A negative result occurred because amylase eventually broke down the starch, leaving nothing for the iodine to bind to (Stick and Williams, 2009). The second solution consisted of 2% salivary amylase, with the same amount of 1% starch suspension and Mescaline’s buffer as all other test tubes, making these the controlled variables. The solution was tested at 30 second intervals, providing a negative test on interval number 9, which was 270 seconds into the iodine test. The time taken was less than the previous step, as expected. This is because the concentration of the enzyme is greater, increasing the rate at which the starch is digested.

The third solution was 5% amylase, which was tested at 1 5 second intervals because the concentration is substantially larger than the preceding tests. The test became active on the 8th interval, 120 seconds into the test. Since the concentration is much greater, the time for a negative test result to occur is significantly reduced. The final test tube contained a 10% salivary amylase solution, and it reached end point the quickest because the concentration was the highest. The solution was tested in 5 second intervals, as it demonstrated the greatest rate of breaking down the starch.

It reached the end point on the 1 lath interval, which was 55 seconds into the test. The relationship of time and concentration is shown by graph 1, as concentration is increased, the time decreases. By increasing the amount of concentration there are more active sites available for the substrate to bind to, allowing the reaction to be catcalled in a quicker fashion. The last iodine test conducted was a control; water was added to the starch solution, which will always produce a positive test because there are no enzymes actively working on the starch molecule.

The Benedicts test was used to examine the amount of reducing sugars in each of the test tubes. Test tubes 16-18 produced positive results, the contents of the, were 10%,5% and 2% salivary amylase. The color produced was an orange-red precipitate with an orange tint throughout the solution. The most positive test tube was the one that contained the largest amount of salivary amylase because it broke the starch down the quickest, therefore more individual monomers were in solution.

The other test tubes, 19 and 20, produced negative results because there are very low amounts of reducing sugars. In test tube 19, there is only 1% amylase, which means not much starch has been broken down into individual monomers. While in test tube 20, there was no change because there are no enzymes present. By boiling the enzyme phosphoresce, it deactivates the enzyme, making the Benedicts test negative while the iodine test is made positive. The phosphoresce that was not boiled produced a positive Benedicts test and iodine test because the enzyme is active.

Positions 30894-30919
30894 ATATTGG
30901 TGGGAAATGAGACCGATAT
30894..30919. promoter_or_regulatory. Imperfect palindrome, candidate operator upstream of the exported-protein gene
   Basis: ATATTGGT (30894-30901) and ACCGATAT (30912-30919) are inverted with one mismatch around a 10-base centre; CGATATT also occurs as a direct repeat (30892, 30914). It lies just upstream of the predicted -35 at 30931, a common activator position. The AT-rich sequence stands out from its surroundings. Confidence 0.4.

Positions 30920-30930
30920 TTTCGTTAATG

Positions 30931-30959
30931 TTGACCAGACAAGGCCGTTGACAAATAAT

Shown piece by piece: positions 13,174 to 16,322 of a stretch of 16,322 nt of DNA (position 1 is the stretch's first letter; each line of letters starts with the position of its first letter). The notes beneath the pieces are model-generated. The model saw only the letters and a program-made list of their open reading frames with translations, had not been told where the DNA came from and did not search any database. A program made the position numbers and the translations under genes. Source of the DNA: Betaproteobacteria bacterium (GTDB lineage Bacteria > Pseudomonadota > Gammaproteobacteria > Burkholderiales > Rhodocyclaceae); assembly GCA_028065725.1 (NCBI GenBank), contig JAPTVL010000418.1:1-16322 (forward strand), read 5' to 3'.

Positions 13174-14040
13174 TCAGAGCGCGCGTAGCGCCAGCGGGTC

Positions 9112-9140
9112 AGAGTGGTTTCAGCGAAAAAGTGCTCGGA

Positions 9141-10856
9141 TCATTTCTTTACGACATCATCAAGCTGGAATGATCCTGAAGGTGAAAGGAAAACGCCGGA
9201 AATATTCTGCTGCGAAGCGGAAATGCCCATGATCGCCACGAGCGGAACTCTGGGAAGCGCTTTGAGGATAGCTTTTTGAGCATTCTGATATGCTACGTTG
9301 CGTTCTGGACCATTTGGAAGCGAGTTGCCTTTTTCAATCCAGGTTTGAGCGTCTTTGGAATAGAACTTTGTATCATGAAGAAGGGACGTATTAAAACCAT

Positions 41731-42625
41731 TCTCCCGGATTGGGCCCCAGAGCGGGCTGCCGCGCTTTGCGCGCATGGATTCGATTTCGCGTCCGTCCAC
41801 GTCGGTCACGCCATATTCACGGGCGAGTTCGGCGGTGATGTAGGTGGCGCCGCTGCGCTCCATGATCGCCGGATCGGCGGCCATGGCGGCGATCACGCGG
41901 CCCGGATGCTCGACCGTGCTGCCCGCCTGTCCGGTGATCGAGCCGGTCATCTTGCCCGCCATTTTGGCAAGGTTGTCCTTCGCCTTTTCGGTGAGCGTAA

Test tubes 1 and 3 produced a negative iodine test because there was no detectable starch. This is true because the contents of the test tubes did not include a starch primer. Test tubes 2,5,6 all provided positive iodine tests because they had starch, phosphoresce and either glucose-I-phosphate or potassium phosphate. This allowed for the synthesis of starch molecules that were long enough for the iodine test to detect them and create a positive test. The final test tubes, 4 and 7 had no change to them because the enzyme was not active after being boiled.

This produced a negative test result with iodine solution. Enzymes have the ability to work in both directions of a reaction, usually with a favorable and unfavorable reaction (Walsh, 2002). By increasing the amount of the enzyme and keeping all other variables constant, the time is directly related to the concentration of the enzyme. Based on the results of the graph, as concentration increases the time decreases. This means more products are being produced per unit time but will not shift the chemical equilibrium of the reaction (Freeman et al. 2011). There were a few sources of error such as; the substances may be contaminated because the spot plate wells were very close together for the iodine testing and a lot of tests were taking place. Also, the lid was not always shut on the water bath, allowing the temperature to equilibrate to the temperature of the room. Even with these sources of error, the results obtained from the lab make sense, as he concentration of an enzyme increase, time decreases and by modifying an enzyme, it can become active or inactive.

Cite this Salivary Amylase And Phosphorylase As B

Salivary Amylase And Phosphorylase As B. (2017, Jul 21). Retrieved from https://graduateway.com/salivary-amylase-and-phosphorylase-as-b-5054/